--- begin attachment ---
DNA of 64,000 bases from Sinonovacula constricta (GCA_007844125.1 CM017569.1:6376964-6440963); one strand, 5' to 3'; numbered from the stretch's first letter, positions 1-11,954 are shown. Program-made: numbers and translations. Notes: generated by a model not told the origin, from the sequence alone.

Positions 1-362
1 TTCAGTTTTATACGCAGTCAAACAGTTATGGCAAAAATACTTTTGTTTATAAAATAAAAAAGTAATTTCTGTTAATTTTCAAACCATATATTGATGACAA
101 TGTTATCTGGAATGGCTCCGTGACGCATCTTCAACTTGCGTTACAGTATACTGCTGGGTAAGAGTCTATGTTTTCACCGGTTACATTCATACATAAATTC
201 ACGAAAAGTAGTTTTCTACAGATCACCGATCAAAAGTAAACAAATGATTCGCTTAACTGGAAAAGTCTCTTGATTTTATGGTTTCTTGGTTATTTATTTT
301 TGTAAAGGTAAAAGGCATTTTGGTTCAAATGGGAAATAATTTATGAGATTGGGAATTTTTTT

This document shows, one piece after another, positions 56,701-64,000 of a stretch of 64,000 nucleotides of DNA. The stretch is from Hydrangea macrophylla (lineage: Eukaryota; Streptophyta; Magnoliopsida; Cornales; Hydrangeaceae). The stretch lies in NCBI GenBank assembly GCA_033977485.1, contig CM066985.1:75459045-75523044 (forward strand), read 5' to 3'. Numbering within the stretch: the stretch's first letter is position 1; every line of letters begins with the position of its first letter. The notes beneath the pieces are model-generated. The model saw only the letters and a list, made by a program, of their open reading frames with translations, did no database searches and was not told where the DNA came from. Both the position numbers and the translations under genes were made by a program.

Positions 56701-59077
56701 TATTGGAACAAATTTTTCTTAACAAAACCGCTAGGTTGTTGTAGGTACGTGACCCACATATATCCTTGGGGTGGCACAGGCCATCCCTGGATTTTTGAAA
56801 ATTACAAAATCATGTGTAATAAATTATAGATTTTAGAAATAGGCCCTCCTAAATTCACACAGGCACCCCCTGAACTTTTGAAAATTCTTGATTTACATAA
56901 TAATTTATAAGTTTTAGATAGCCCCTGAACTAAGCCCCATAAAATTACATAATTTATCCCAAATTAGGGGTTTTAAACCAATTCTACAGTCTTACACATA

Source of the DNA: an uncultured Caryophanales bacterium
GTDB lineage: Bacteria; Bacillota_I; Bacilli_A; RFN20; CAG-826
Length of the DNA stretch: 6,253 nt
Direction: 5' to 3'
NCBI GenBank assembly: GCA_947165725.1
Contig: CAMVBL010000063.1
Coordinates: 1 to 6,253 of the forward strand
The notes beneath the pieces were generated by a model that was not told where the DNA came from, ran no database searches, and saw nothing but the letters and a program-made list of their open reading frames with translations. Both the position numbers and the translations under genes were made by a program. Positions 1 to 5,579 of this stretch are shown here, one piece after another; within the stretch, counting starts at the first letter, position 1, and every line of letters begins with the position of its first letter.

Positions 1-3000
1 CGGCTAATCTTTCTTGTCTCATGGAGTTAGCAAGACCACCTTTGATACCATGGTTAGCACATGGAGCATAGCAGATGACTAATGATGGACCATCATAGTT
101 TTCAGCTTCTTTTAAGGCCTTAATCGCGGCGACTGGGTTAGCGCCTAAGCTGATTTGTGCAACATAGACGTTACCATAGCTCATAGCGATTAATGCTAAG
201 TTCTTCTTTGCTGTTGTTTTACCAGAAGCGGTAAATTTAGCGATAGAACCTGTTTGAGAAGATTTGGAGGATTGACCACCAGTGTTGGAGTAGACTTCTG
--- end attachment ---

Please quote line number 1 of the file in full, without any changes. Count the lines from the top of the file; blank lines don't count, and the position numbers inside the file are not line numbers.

DNA of 64,000 bases from Sinonovacula constricta (GCA_007844125.1 CM017569.1:6376964-6440963); one strand, 5' to 3'; numbered from the stretch's first letter, positions 1-11,954 are shown. Program-made: numbers and translations. Notes: generated by a model not told the origin, from the sequence alone.